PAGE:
Prominent scientist Kay Redfield Jamison gambled her career when she made the weighty decision to disclose her diagnosis. And look where it got her!
By Maureen Salamon
With a pert blonde bob, black turtleneck and flowing floral skirt, Kay Redfield Jamison, PhD, is the epitome of polished elegance as she takes the stage at the 26th annual New York Mental Health Research Symposium. She’s a living rebuke to misinformed stereotypes about the “mentally ill.”
Jamison has been upending expectations ever since her memoir An Unquiet Mind came out in 1995. Up till then, only a few creative types—theater director Josh Logan, actress Patty Duke—had gone public about having what was then called manic depression. Now this accomplished woman with academic credentials, a professor of psychiatry at the prestigious John Hopkins University School of Medicine, was disclosing her diagnosis.
Her clinical patients grappled with the contrast of that carefully groomed exterior and a messier inner reality. “But you look so normal,” a patient told her, “so . . . Brooks Brother-ish.”
Many of her professional peers grappled with a similar conundrum. Jamison had already established her reputation as an expert in manic-depressive illness, which is the term she still prefers. She co-authored what would become a definitive medical textbook (simply titled Manic-Depressive Illness) with Frederick K. Goodwin, MD, a prominent researcher and one of the few colleagues who knew about her condition.
That book was published in 1990, to be followed three years later by Touched with Fire, her reader-friendly exploration of the link between creativity and manic depression. It advanced a provocative thesis that the illness delivers advantages as well as deficits. (Her forthcoming book on the poet Robert Lowell, due out later this year, returns to this theme.)
An Unquiet Mind would change everything for Jamison. The decision to move from the academic to the personal, to unveil her illness to the wider world, was something she weighed long and carefully.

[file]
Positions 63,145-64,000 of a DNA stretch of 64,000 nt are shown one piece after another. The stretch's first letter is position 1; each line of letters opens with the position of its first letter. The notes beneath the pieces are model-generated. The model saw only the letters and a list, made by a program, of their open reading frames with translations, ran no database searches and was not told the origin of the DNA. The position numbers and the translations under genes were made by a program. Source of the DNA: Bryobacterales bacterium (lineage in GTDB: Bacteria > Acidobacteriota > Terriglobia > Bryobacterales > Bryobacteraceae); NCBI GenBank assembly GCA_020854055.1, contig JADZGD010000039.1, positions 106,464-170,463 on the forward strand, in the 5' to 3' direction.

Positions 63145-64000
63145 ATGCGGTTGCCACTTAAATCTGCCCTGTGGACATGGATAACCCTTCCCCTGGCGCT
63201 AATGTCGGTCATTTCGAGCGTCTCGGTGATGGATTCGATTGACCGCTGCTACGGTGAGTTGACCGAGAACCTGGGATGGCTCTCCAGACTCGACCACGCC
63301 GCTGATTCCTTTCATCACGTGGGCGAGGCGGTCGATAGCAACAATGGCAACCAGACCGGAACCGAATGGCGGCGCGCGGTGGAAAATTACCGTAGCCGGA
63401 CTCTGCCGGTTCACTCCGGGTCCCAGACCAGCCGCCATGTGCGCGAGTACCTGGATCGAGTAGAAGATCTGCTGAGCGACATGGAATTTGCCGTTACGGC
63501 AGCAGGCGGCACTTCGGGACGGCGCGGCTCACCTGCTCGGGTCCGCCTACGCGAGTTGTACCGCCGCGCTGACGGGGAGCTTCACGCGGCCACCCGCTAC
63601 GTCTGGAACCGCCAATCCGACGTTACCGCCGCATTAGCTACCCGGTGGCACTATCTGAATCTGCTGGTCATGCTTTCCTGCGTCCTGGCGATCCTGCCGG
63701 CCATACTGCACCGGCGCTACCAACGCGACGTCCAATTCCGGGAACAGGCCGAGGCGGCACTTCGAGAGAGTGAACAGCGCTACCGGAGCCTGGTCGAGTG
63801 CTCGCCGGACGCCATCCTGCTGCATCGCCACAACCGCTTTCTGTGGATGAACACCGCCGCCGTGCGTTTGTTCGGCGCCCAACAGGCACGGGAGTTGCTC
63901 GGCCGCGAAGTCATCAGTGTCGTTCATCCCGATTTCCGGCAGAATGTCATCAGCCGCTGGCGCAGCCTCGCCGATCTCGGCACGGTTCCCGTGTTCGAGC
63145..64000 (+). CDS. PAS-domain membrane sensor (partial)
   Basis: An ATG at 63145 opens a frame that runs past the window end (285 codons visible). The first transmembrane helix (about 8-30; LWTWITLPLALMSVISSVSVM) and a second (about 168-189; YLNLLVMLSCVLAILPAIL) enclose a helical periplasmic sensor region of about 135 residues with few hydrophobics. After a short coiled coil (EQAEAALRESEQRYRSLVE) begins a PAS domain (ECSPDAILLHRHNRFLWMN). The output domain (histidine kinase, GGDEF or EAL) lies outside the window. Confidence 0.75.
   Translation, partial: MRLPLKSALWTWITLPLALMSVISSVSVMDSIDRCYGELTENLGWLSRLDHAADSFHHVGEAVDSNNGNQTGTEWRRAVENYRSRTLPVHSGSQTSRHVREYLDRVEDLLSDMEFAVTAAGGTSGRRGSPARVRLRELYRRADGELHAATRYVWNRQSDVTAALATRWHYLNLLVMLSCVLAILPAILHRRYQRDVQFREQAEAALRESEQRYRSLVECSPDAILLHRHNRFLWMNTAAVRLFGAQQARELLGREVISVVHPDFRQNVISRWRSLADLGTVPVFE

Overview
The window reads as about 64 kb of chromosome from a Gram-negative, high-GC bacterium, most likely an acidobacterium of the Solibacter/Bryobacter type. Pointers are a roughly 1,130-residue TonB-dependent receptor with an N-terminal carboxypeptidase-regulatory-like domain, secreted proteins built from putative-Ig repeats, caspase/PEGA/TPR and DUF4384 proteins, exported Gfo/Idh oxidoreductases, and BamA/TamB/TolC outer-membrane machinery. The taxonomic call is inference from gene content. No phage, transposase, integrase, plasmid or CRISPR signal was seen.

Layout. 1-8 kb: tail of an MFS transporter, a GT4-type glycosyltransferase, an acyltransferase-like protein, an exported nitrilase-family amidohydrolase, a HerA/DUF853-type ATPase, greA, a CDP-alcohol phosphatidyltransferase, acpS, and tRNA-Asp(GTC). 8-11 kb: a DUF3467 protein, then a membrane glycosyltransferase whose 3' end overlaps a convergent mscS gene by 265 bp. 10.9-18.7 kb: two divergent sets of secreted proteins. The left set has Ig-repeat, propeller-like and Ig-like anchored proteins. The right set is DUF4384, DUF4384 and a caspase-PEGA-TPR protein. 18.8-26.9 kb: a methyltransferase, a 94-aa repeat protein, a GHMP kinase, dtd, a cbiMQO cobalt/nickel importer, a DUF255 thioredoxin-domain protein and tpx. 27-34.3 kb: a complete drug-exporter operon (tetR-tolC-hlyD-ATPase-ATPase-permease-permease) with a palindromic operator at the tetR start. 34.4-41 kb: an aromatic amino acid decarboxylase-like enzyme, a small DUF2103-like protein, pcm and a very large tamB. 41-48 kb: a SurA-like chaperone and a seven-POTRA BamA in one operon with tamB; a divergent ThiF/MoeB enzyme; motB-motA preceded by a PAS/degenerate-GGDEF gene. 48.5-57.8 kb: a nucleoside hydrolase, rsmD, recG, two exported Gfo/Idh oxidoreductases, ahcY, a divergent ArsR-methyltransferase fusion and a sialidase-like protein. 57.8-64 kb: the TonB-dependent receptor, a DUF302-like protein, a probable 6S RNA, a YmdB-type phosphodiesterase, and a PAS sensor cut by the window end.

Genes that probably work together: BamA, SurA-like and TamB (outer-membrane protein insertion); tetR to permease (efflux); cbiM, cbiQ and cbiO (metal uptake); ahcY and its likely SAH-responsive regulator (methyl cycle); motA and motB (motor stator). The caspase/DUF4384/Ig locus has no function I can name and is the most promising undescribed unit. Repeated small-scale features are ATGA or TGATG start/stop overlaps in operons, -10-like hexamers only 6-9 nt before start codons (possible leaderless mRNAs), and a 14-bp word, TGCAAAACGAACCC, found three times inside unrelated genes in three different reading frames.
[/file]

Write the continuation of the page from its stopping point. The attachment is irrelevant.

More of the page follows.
“I knew it would make me give up my (clinical psychology) practice and that the professional and financial consequences of doing this would be substantial,” Jamison told an appreciative audience a few months ago at the Mental Health Research Symposium, presented by the Brain & Behavior Research Foundation.
“I had treated patients for a very long time, and I knew the decision to stop seeing patients would be a loss . . . I loved clinical practice and was very reluctant to give it up.”
Jamison recalled her fraught path toward public disclosure in her keynote speech. Although it’s become almost unsurprising nowadays for musicians, actors and even athletes to admit to bipolar, it’s still a risky proposition outside that rarefied sphere of celebrity. For someone in Jamison’s position 20 years, it took almost unimaginable resolve.
“Kay Redfield Jamison was a legend way, way, way before her time,” said symposium moderator Robert Hirschfeld, MD, a leading expert in bipolar disorder.
“Although now it’s almost passé for someone to talk about an illness they experience, Kay was probably the first person of prominence to share she had bipolar disorder with the world and how devastating it can be.”
Looking back over four decades, the 68-year-old described how she first got a label for the mood symptoms and extravagant behaviors that began in late adolescence.
Jamison had started her career at the University of California-Los Angeles (UCLA) when a colleague she was dating diagnosed her as manic depressive in 1974. She was in the midst of a major manic episode that included almost no sleep and extravagant spending on books, pricey jewelry and provocative clothing. She even bought a dozen snakebite kits because she felt she had information from God that foretold an imminent rattlesnake infestation. [end of excerpt]